Part of the Westminster group of English apocalypses, the Getty Apocalypse is rich in pictorial content and, unusual for a book about the end of time, a dash of levity in its depictions of John the Divine. Also called the Dyson Perrins Apocalypse after a previous owner, the book was executed in the International Gothic style originating in the French Court.
The pages are divided into two halves with the upper filled with delicate, detailed drawings colored sparingly and the lower reserved for two columns of text. The use of gold and silver is limited to details such as halos, crowns, and swords.
Made in Westminster or perhaps Salisbury, the book contains a Latin version of the Book of Revelations and, as was common, a commentary on the biblical text by Berengaudus. It is a charming example of a popular but brief manuscript tradition of illustrated apocalypses.
John the Divine Peeking at Things to Come
The forty-one half-page illuminations illustrate the visions described in the Book of Revelations unambiguously without drawing excessively on the commentary. While the figural style is very much French Gothic, the medium of tinted pen drawing looks back to an Anglo-Saxon aesthetic.
Most of the pictures include a figure of John, the author of the text, witnessing the events of the end of days as they unfold. Sometimes he is placed within the frame although not directly interacting with the nearby visions. However more often he is drawn outside the frame peeking in through an opening or window. Despite the seriousness of the subject matter, a certain delight was had by the artist when portraying John and his reactions to what he is seeing, even on one page showing him from behind.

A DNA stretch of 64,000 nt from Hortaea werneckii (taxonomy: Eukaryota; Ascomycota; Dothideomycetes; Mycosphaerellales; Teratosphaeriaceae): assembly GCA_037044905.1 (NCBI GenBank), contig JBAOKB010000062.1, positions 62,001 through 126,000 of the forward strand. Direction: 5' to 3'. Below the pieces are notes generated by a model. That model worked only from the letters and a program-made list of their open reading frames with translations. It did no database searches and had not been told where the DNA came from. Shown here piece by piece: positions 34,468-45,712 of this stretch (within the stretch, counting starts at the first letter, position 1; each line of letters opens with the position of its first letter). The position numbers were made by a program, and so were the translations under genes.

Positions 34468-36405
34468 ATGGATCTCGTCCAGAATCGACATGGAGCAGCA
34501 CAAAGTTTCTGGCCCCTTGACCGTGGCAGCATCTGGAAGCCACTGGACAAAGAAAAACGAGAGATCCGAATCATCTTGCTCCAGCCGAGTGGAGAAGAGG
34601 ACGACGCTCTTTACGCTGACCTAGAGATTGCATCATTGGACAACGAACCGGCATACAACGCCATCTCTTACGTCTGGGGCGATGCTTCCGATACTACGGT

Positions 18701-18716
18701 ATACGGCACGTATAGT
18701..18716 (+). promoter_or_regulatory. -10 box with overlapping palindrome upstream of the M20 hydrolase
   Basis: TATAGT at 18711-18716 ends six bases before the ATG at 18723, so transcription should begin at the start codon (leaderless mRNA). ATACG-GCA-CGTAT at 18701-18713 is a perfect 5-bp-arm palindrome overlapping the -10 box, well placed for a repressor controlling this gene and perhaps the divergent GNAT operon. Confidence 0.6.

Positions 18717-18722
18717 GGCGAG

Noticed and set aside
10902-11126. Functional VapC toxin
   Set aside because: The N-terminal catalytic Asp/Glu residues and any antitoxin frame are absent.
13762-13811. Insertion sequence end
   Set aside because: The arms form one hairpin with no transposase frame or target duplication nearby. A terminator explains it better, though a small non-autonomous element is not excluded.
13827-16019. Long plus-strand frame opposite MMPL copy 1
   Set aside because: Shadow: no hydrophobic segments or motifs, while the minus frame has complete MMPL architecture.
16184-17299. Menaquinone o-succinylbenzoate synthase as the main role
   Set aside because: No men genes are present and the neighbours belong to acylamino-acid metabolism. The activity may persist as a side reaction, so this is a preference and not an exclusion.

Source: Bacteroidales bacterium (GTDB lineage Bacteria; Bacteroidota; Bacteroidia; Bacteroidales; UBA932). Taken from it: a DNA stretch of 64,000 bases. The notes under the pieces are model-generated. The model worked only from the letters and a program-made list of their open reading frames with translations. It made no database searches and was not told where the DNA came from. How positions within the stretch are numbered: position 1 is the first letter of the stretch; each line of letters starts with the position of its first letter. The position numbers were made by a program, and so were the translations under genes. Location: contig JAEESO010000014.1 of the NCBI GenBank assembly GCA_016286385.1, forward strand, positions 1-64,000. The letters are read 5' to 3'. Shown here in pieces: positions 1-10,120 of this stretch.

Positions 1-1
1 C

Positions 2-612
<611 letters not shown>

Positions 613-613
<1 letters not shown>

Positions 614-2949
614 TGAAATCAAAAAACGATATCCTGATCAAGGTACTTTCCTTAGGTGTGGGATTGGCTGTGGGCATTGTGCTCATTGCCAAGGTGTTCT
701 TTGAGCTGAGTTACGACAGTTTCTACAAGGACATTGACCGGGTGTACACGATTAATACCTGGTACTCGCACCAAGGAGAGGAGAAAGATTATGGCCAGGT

Revelations in Black, Commentary in Red
Apocalypse manuscripts are often two separate texts, the biblical Book of Revelation and its accompanying commentary by Berengaudus. The difficulty for scribes is how to write the much shorter biblical verses and the much longer commentary in a way that keeps the sacred text separate and clear while still allowing for the inclusion of the interpretation.
In the Getty Apocalypse, the biblical text is written in black ink and Berengadus’s commentary in red, both in Gothic Precissa script. Elaborately decorated capitals begin each biblical verse, most with vegetal infill and a few with figural vignettes. The commentary’s capitals are smaller, gilded, and brightly colored throughout.
A Prized Possession for Private Collectors
Little is known about the Getty Apocalypse before it came to be owned by Charles Fairfax Murray, the painter and collector, sometime in the late nineteenth century. Although much of his collection was given to public institutions, the manuscript came to be owned by Charles William Dyson Perrins, another Victorian collector.
He had an extensive manuscript collection that was sold after his death in 1958. Hans P. Kraus Sr. and Peter Ludwig both owned the book before it was purchased for the J. Paul Getty Museum in 1983.